When playwright, screenwriter and performer Charles Busch takes the stage, he frequently dons make-up, heels and a wig. But, don’t mistake the creator of camp classics “Vampire Lesbians of Sodom” and “Psycho Beach Party” for any old drag queen.
“Certainly, my career has been as a playwright, writing roles for myself,” he explained over the telephone from his home in New York, “and most of those roles have been female characters, which necessitated me dressing in drag. But, in every play, I have a different character. I’m not a performer with a persona and a stage name.”
Busch will be bringing his latest cabaret show to Miami Beach on Sunday, May 31 for one performance at Edison Farrow’s Cabaret South Beach.
“This cabaret thing is pretty recent, I’ve tiptoed into it over the past two or three years,” said Busch, who collaborated with music director Tom Judson on a show that includes musical performances from the “Great American Songbook” and lots of stories from his illustrious, four-decade career. He aims to give audiences the illusion of sitting in his living room enjoying a lively conversation.
“When I started developing this act, I asked, who am I at this particular part of my life? I’ve been feeling a need to be as unguarded and honest as possible. Since my audience enjoys seeing me in drag, how can I accomplish that?” he added.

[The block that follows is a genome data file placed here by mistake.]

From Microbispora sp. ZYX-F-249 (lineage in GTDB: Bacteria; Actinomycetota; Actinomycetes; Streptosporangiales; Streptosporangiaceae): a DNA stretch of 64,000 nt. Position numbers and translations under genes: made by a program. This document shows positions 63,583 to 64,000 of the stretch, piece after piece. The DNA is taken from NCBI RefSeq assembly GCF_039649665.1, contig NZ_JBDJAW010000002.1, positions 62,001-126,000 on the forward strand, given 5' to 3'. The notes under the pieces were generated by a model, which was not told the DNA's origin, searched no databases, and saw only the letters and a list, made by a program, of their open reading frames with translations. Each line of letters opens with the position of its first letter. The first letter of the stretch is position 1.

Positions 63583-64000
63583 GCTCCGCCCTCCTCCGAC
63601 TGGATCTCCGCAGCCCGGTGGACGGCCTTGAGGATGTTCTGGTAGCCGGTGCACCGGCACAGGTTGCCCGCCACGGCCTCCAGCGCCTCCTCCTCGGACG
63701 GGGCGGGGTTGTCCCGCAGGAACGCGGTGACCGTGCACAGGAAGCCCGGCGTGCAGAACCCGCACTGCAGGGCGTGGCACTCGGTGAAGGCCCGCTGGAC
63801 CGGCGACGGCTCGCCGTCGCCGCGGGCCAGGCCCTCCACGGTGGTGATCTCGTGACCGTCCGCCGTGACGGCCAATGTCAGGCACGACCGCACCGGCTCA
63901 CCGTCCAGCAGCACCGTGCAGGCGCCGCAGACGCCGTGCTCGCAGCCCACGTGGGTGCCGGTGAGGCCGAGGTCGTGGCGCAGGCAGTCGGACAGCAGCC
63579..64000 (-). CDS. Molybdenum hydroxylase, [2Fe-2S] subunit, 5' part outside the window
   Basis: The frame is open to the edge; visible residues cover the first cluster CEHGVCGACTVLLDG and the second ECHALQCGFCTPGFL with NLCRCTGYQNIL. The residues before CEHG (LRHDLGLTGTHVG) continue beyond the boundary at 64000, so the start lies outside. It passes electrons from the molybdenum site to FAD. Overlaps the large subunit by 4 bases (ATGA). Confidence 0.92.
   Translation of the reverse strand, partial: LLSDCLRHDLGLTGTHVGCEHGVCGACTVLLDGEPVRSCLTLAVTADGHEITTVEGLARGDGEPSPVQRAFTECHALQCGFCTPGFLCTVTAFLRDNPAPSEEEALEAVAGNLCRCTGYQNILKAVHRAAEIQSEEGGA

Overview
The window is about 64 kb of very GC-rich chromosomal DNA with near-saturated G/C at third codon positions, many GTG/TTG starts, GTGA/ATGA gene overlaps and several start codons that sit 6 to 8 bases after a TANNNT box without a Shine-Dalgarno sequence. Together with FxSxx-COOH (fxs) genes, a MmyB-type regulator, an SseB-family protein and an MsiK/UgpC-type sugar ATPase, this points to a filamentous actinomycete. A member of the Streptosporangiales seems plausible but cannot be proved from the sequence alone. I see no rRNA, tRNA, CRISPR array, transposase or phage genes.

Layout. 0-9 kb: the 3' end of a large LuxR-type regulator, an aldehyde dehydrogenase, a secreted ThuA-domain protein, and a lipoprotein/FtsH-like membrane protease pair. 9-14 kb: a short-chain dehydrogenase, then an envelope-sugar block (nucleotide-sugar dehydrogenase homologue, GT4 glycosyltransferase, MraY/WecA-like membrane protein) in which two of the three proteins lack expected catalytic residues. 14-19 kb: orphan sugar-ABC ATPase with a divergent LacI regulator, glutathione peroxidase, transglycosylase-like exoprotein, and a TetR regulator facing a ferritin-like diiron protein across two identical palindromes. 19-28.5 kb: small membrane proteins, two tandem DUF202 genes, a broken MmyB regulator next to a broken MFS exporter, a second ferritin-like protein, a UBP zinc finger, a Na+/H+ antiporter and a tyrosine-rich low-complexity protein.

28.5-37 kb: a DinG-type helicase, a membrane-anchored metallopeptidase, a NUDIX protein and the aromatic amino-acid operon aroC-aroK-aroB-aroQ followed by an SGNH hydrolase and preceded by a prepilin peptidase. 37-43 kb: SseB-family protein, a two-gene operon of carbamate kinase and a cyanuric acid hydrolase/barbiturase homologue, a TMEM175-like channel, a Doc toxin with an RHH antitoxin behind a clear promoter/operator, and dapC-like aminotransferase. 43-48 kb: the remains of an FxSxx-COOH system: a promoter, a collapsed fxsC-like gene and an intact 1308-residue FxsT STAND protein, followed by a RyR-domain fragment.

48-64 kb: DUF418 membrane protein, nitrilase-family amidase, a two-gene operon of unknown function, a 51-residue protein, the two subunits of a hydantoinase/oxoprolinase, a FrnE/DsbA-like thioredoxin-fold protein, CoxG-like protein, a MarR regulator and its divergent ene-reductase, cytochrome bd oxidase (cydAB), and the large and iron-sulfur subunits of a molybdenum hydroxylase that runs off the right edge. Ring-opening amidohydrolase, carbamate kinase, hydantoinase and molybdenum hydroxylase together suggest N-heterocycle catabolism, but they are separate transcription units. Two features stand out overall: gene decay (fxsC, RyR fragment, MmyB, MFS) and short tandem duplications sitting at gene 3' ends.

Busch became fascinated with Hollywood and the “pantheon of great actresses” of the ‘30s and ‘40s while still a young boy.
“I could go into all sorts of amateur psychology about why that is. My father loved old films and I shared that with him at a very young age,” recalled Busch. “My mother died when I was seven and I was a product of a completely permissive childhood.”
At the age of 12, Busch moved to Manhattan to live with his Aunt Lillian, who he described as “a character in one of those old movies, one of those elegant, noble, embattled women.”
As Busch developed many of his signature characters, he paid homage to Bette Davis, Norma Shearer and his Aunt Lillian, a bit of “profound pop psychology” in his words.
“I’m just able to dial it up. The person on stage is me, but if I was an old television set, I’d dial up the contrast and the brightness,” Busch said.
He then elaborated, “All my life, I’ve been a very creative person. My greatest love affair has been with my own imagination. Sometimes I get very angry at that lover. It’s failed me at times, but I come back to him.”
The film adaptations of his plays have been among his proudest achievements: “At least this week, it’s looking very good that I might make another. You got me on a good week. Who knows about next week?”
Busch, who also wrote the hit Broadway comedy “The Tale of the Allergist’s Wife” and numerous “straight” one man shows, is enjoying the break from theater his cabaret tour affords. Touring the plays has not always been economically feasible, so he has relished the opportunity to take the new musical act across the country and to Europe.
“We’ve been everywhere. I don’t want to come off ‘too Norma Desmond’, but it’s been wonderful meeting fans around the world,” he said.
Charles Busch stars in “A Divine Evening with Charles Busch” at the Cabaret South Beach, 233 12th Street in Miami Beach, at 8 p.m. on Sunday, May 31. Doors open at 6:30 p.m. and there is a two-drink minimum. Tickets are $40 at TheCabaretSouthBeach.com.